African American Grief is a unique contribution to the field, both as a professional resource for counselors, therapists, social workers, clergy, and nurses, and as a reference volume for thanatologists, academics, and researchers. The classic edition includes a new preface from the authors reflecting on their work and on the changes in society and the field since the book’s initial publication.
This work considers the potential effects of slavery, racism, and white ignorance and oppression on the African American experience and conception of death and grief in America. Based on interviews with 26 African Americans who have faced the death of a significant person in their lives, the authors document, describe, and analyze key phenomena of the unique African American experience of grief. The book combines moving narratives from the interviewees with sound research, analysis, and theoretical discussion of important issues in thanatology, as well as topics such as the influence of the African American church, gospel music, family grief, medical racism as a cause of death, and discrimination during life and after death.
Table of Contents
Series Editor's Foreword Preface to Classic Edition. Acknowledgments Introduction 1. Grief and Life Span 2. Racism as a Cause of Death 3. Racism and Discrimination in the Life of the Deceased 4. Visitations, Wakes, and Funerals 5. African American Institutions for Dealing with Death 6. How People Talked about Grief 7. Grief Soon after the Death 8. Meaning Making 9. Grief Over the Long Run 10. The Family Grief Process 11. God 12. Being Strong in Grief 13. Continuing Contact with the Deceased 14. Talking about It, Crying about It with Others 15. Our Grief and Theirs: African Americans Compare Their Grief with Euro-American Grief 16. Understanding African American Grief. Appendix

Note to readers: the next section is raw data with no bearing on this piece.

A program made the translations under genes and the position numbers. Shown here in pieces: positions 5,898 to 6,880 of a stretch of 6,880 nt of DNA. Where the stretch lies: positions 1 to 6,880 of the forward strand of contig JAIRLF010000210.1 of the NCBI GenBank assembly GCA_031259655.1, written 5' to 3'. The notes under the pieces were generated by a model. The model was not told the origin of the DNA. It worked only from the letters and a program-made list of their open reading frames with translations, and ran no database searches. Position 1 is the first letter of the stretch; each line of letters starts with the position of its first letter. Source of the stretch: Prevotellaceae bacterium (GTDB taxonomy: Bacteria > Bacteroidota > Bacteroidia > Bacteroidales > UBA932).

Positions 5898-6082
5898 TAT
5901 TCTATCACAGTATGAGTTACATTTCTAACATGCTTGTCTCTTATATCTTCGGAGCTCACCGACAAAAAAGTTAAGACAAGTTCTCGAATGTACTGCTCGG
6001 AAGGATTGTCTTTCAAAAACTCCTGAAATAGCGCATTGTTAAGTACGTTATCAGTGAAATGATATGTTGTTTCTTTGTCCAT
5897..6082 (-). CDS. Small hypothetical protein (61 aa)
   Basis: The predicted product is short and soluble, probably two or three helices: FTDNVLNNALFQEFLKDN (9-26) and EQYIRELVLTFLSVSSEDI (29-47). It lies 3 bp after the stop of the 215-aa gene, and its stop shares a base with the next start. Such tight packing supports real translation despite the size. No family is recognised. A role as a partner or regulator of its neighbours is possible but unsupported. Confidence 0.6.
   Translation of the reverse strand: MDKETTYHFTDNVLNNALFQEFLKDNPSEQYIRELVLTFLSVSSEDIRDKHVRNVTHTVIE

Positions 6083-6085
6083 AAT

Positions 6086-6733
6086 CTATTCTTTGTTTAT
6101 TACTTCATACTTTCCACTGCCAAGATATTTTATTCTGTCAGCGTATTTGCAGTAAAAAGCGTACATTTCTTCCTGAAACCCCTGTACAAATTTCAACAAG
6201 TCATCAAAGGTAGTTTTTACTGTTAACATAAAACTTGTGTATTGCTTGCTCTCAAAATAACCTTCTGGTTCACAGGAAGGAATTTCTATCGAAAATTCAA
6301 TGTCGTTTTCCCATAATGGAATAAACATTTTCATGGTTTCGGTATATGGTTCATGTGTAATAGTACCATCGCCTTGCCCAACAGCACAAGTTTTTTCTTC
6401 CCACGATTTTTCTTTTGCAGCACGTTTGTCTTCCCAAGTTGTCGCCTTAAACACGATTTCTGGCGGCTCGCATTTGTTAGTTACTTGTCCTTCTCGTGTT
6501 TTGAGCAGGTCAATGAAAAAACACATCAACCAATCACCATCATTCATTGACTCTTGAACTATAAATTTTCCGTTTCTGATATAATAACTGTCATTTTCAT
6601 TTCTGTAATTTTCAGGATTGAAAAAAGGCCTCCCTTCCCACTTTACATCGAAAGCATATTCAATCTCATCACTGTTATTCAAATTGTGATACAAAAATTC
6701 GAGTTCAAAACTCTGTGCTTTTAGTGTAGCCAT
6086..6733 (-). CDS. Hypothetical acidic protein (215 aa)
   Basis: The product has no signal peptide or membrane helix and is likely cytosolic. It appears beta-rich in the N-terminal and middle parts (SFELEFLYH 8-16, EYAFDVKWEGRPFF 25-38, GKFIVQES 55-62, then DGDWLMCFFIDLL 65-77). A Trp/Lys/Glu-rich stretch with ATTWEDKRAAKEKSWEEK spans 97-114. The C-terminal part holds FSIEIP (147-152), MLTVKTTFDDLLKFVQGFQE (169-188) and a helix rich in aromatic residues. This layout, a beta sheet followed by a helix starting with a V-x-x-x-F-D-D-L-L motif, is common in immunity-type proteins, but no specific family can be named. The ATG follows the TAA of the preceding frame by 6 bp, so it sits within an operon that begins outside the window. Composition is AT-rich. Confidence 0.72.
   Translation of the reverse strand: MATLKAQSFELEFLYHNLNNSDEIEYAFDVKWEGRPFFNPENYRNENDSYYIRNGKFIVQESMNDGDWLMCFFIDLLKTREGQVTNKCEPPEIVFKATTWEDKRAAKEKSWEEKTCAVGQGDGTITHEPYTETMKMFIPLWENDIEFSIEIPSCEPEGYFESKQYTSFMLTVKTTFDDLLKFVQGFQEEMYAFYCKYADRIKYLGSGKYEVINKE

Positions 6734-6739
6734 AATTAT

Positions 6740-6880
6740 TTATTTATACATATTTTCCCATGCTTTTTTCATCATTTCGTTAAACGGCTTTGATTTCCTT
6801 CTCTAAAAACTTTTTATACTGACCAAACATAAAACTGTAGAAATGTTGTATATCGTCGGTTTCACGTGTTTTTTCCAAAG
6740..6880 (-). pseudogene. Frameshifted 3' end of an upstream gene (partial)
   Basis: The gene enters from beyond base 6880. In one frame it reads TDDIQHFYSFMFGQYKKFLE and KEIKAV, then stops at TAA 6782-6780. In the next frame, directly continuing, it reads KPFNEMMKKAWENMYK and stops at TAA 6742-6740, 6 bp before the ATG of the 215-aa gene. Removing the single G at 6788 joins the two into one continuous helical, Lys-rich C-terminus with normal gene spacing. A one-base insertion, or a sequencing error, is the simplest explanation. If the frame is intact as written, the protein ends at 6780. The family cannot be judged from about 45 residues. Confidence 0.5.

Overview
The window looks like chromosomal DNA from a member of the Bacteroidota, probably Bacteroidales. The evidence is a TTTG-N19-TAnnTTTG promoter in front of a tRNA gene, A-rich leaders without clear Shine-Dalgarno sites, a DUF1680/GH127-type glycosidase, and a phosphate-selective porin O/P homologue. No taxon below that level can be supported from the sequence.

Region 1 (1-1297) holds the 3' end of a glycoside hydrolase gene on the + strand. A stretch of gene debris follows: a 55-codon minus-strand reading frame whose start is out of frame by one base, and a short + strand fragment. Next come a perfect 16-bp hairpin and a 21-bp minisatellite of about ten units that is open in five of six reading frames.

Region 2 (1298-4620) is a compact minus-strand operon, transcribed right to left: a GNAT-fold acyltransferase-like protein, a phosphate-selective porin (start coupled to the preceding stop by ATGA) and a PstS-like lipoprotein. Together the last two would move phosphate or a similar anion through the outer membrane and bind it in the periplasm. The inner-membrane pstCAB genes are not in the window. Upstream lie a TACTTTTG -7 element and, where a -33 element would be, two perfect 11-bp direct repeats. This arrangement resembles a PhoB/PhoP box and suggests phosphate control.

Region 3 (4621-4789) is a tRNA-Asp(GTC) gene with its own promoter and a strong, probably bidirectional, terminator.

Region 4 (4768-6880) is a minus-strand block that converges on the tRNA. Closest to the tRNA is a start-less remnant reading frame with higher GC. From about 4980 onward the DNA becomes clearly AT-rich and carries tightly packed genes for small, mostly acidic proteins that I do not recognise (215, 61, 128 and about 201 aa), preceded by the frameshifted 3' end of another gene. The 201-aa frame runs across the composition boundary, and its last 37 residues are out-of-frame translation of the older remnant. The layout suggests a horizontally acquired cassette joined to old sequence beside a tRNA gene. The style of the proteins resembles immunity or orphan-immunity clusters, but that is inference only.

Paul C. Rosenblatt, Ph.D., is an emeritus professor of family social science at the University of Minnesota. Dr. Rosenblatt is a fellow of both the American Psychological Association and the Society for the Psychological Study of Social Issues and is the recipient of numerous teaching and research awards and distinctions. He currently sits on the editorial boards of Death Studies, the Journal of Loss and Trauma, Mortality, the Journal of Comparative Family Studies, and the Journal of Marriage and Family. He is author or coauthor of 14 books, including The Impact of Racism on African American Families, Grief and Mourning in Cross-Cultural Perspective, and Multiracial Couples: Black and White Voices.
Beverly R. Wallace, M.Ed., M.Div., Ph.D., is an associate professor of congregational and community care at Luther Seminary in St. Paul, Minnesota. She has been teaching courses on grief and loss for more than a decade at seminaries around the country. She has experience as a chaplain and pastor at a number of institutions and is the codeveloper of the End-of-Life Inclusion Project. Beverly Wallace is herself African American and interviewed all 26 of the people discussed in this book.
"Rosenblatt and Wallace provide an insightful portrait of racism and African American grief in America. This portrait does not simply start with the death of a loved one, but includes considerations of how racism frames and affects quality of life and the manner and rate of death for many African Americans. These moving, real-life stories also illustrate the role of faith for many African Americans in coping with racism and grief." — Ronald K. Barrett, professor of psychology and African American studies, Loyola Marymount University, USA